In our educational technology course, we were encouraged to explore a variety of different ways that technology can be integrated and used in elementary and middle classrooms. Our professor gave us a list of different programs that we could explore, as well as invited us to inquire into other areas of interest and to add them to the list.
There were quite a few interesting technologies on her lineup that I would love to further explore including augmented reality, QR codes, Minecraft EDU and Swift Playgrounds, however, I chose to focus on coding for kids and looked at Scratch Jr.
Scratch Jr. is a free iPad app created collaboratively by the Developmental Technologies (DevTech) Research Group of Tufts University, Lifelong Kindergarten of the MIT Media Lab, and the Playful Invention Company. It was based off of MIT’s Scratch programming language, redesigned for younger children to better suit their cognitive, personal, social and emotional development. Scratch Jr. uses coding block to introduce children 5-7 to creating their own interactive stories and games. They can modify or even add their own characters, snapping these coding blocks together to make them move and interact with other elements they may have included in their story. In addition to manipulating characters, they can also edit backgrounds and add their own voices and sounds.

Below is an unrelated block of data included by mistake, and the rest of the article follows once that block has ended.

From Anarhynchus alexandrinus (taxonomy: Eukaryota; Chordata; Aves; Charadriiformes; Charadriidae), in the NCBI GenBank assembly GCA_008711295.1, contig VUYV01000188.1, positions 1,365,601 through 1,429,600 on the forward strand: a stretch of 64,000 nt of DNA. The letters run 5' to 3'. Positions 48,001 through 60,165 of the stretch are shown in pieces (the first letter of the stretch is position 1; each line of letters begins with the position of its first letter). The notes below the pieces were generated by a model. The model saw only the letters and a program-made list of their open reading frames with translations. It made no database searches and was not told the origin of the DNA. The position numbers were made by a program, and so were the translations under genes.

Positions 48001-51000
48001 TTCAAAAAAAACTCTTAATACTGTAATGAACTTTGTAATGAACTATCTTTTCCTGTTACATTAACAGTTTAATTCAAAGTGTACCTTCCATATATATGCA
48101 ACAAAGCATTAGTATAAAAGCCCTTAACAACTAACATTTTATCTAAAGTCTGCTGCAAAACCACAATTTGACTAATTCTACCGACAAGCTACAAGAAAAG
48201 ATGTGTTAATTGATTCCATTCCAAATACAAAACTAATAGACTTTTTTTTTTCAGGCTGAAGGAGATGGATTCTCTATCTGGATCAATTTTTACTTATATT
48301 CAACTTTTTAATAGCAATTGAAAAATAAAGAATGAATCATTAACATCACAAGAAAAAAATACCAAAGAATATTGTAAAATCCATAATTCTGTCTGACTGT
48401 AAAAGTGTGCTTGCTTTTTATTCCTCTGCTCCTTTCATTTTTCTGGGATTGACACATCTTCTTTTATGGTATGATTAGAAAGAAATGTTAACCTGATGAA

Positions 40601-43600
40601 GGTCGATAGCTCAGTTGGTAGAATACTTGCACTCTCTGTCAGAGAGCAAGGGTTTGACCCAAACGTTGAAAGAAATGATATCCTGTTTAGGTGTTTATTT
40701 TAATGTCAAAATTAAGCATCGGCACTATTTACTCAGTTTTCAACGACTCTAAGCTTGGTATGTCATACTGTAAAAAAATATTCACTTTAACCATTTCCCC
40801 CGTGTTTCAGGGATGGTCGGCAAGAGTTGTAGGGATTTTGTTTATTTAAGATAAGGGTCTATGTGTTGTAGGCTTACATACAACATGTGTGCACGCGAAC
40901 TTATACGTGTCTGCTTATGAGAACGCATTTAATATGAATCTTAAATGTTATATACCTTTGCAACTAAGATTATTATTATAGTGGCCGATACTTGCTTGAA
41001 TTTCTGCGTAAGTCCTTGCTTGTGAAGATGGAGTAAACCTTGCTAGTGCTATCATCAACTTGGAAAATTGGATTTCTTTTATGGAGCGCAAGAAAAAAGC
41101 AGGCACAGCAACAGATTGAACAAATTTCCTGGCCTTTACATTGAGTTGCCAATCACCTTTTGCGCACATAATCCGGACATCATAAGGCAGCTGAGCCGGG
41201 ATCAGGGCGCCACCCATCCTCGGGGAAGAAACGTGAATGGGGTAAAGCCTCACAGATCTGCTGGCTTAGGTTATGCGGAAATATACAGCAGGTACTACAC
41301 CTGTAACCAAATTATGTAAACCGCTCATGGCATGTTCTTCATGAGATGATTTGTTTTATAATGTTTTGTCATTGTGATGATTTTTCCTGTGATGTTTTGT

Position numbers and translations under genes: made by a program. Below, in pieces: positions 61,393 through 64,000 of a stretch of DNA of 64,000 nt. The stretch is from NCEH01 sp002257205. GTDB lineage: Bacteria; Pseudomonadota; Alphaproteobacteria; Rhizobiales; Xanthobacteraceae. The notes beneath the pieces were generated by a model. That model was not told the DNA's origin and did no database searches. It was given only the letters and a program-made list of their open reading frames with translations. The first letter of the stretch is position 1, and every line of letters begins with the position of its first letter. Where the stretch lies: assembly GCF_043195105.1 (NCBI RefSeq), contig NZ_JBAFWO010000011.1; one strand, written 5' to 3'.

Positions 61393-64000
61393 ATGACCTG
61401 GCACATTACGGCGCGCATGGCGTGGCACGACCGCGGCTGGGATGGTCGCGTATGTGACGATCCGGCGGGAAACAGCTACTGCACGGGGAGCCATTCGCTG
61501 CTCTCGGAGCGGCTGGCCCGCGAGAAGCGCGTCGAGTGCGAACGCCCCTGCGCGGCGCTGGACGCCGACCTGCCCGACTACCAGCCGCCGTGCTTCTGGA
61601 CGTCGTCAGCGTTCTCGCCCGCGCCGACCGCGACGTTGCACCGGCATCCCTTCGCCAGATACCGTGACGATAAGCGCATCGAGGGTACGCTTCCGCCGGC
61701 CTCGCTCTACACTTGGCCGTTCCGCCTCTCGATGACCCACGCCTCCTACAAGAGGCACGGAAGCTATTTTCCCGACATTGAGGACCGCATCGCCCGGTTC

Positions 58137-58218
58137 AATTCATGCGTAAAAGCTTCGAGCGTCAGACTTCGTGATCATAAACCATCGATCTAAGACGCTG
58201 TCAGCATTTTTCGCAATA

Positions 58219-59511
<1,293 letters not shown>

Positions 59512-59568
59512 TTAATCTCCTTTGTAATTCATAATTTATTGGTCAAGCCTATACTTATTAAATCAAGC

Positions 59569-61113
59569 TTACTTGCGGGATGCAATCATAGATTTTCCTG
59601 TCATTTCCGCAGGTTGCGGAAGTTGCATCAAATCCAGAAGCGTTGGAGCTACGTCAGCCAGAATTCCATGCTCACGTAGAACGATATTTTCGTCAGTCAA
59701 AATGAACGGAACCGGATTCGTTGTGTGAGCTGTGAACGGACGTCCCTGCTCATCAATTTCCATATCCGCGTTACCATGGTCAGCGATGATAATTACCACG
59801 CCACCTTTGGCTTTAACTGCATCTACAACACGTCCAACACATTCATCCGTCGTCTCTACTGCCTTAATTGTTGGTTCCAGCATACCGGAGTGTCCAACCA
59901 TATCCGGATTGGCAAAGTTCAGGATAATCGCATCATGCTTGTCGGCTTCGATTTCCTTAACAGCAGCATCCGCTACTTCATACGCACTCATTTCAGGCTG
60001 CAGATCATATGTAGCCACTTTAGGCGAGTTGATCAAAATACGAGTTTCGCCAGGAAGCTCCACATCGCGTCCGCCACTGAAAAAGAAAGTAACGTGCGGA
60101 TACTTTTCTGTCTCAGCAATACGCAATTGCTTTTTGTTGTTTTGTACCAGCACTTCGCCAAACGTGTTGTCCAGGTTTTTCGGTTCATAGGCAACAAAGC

I downloaded the app for my iPad to play around with the program but didn’t know where I wanted to start, so I decided to follow some of their teaching guides. They have a few introductory lessons available to teach kids how to become comfortable using the available functions of the app. I started with this video explaining how to use the program and the activities page.
I finished up by trying out my own variations of activities 1 through 6 making a dragon fly through a city, having animals run a race, creating two connected scenes where the sun sets into a nautical horizon leading into the moon rising over a calm sea, controlling multiple characters at once in a spooky forest scene, and finally getting the Scratch cat to dribble a basketball toward the net and make the perfect shot.
I had a lot of fun playing with this app and think it’s a great tool for getting kids to start thinking about how to piece together logical algorithms and to problem solve and persevere when the computer reads your code in a way that you hadn’t anticipated. After this, I had even more fun coding exploring Apple’s Swift Playgrounds, but more on that in another post!